England batting coach Graham Gooch remains hopeful that defeat can be avoided on the final day against South Africa.
A third successive day of South African dominance saw the Proteas rack up 637-2 declared in their first-innings - thanks mainly to Hashim Amla's 13-hour marathon 311 not out, which spanned record stands first with his captain Graeme Smith and then Jacques Kallis (182no).
There was then a wicket each for South Africa's frontline bowlers as England closed on 102-4, still 150 runs behind with a day remaining.
It is a perilous, but not entirely unfeasible, position therefore for Andrew Strauss' team - an assessment with which batting coach Gooch agrees.
"We're not winning the Test match, are we? So it's not going our way," said the former England captain, himself like Amla one of the six batsmen to have made a Test triple-century in this country.
"When you've played quite a bit of Test cricket you accept not every game is going to happen for you - and at the moment South Africa are in a dominant position.
"That's stating the obvious. But the game's not over yet - you have to believe you can still get out of
this game with a draw.
"If England achieve that it will be a great performance."
Gooch takes encouragement from England's pedigree as the pre-eminent team in Test cricket and the durability they have shown in the recent past.
They have, for example, twice held on for 'stalemates' against South Africa - in the drawn 2009/10 series - and also rescued famous draws at the start of their last two victorious Ashes campaigns.
"England's performances recently have been excellent, up there with the best in the world," added Gooch.
"They wouldn't be ranked where they are without that. We're not giving up, that is for sure.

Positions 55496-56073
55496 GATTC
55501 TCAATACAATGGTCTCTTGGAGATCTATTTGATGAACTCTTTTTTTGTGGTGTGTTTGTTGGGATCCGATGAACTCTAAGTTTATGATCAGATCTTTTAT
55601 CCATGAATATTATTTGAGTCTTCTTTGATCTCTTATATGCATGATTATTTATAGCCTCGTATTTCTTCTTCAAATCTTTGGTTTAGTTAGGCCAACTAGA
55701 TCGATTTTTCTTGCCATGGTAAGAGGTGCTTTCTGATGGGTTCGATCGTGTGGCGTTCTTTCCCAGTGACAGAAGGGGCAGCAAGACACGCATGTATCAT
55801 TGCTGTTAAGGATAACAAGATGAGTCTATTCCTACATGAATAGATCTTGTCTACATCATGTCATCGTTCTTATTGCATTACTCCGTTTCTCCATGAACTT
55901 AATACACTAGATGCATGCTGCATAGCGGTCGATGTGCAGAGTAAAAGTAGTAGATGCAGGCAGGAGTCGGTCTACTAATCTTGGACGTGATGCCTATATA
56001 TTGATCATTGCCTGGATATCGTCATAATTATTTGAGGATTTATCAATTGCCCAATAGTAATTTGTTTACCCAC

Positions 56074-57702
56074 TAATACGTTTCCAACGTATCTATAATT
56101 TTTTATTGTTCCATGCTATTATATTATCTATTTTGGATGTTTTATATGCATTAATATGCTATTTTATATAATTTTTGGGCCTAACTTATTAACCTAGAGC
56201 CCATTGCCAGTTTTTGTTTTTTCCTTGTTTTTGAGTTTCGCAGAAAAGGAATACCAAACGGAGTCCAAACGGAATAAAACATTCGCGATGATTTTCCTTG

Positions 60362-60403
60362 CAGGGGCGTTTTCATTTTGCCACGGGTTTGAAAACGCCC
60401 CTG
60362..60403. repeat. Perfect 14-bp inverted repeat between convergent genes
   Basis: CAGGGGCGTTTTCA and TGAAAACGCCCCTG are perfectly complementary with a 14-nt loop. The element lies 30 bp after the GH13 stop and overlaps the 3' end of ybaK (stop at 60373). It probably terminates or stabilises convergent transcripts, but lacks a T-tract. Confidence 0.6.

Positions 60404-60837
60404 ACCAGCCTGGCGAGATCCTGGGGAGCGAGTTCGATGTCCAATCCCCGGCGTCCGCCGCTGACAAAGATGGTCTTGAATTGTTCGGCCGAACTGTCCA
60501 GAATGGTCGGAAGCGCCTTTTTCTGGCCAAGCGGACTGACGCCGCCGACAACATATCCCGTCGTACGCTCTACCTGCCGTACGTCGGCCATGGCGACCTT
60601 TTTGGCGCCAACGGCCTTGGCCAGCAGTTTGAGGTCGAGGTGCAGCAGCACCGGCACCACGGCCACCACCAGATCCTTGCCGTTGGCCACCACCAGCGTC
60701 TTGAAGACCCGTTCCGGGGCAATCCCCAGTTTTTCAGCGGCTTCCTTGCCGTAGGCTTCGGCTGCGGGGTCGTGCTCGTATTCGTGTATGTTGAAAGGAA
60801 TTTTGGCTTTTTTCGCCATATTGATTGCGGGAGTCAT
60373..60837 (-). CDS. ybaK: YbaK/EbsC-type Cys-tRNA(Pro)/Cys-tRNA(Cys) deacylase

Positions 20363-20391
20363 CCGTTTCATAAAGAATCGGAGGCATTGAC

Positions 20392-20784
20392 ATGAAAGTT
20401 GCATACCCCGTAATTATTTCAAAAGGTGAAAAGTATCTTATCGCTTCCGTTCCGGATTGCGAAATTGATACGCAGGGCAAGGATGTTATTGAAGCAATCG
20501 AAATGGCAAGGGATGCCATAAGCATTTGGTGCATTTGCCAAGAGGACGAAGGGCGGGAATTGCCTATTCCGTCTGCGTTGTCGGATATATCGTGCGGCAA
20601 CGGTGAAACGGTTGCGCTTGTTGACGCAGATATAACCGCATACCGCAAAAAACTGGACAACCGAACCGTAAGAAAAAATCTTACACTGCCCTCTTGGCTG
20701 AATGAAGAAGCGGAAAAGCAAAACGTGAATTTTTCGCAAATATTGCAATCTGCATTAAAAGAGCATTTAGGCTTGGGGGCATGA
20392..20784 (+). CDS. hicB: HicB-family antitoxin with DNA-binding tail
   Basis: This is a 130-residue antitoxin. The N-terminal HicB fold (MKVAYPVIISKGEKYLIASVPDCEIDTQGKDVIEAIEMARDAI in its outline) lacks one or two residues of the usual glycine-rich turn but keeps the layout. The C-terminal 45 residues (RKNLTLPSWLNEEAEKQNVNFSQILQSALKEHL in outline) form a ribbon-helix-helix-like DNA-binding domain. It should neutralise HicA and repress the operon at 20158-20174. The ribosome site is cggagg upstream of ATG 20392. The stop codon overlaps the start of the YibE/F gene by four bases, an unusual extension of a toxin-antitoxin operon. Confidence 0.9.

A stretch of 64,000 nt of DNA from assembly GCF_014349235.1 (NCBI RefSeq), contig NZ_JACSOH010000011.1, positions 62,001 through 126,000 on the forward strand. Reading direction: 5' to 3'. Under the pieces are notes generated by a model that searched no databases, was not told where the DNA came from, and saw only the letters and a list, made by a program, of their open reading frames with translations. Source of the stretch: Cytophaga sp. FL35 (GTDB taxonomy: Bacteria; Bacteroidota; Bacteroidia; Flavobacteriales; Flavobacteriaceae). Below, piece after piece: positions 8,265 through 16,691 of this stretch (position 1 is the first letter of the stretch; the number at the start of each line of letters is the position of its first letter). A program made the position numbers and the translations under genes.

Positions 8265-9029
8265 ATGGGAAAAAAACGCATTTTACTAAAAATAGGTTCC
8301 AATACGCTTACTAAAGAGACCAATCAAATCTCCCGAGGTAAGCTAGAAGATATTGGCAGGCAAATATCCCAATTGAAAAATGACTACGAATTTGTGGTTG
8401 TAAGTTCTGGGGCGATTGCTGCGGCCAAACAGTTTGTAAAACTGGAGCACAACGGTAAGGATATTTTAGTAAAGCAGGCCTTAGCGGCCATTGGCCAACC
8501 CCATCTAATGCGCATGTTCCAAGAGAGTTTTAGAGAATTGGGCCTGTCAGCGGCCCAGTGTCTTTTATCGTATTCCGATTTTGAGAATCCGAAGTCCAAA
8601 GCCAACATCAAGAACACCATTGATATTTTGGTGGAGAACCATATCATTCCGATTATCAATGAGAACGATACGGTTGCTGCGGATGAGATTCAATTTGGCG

"If we can have a good partnership and take it up to lunch, there's a chance."
Ian Bell and Ravi Bopara kept the tourists at bay for 47 minutes to close out day four, giving England hope those two at least can be difficult to dislodge again on the final day.
"England have put on big partnerships before to save games down the years," said Gooch.
"A couple of years ago in Brisbane, at the start of our second innings, you wouldn't have thought we'd save that game.
"It is possible but it's going to take a big effort."
He accepts nonetheless England have perhaps contributed to their own problems here, if not with the ball on a slow but flat pitch against Amla and Co then with the bat when they fell short of their own expectations after closing the first day in fine shape.
"In this game South Africa have dominated with the bat," Gooch said.
"Our 385 was not a bad score, but from 270-3 you'd be looking to double the score. If we'd done that it might be a slightly different game.
"They made the best of the conditions, and our bowlers couldn't get much of a response out of the pitch. That sometimes happens."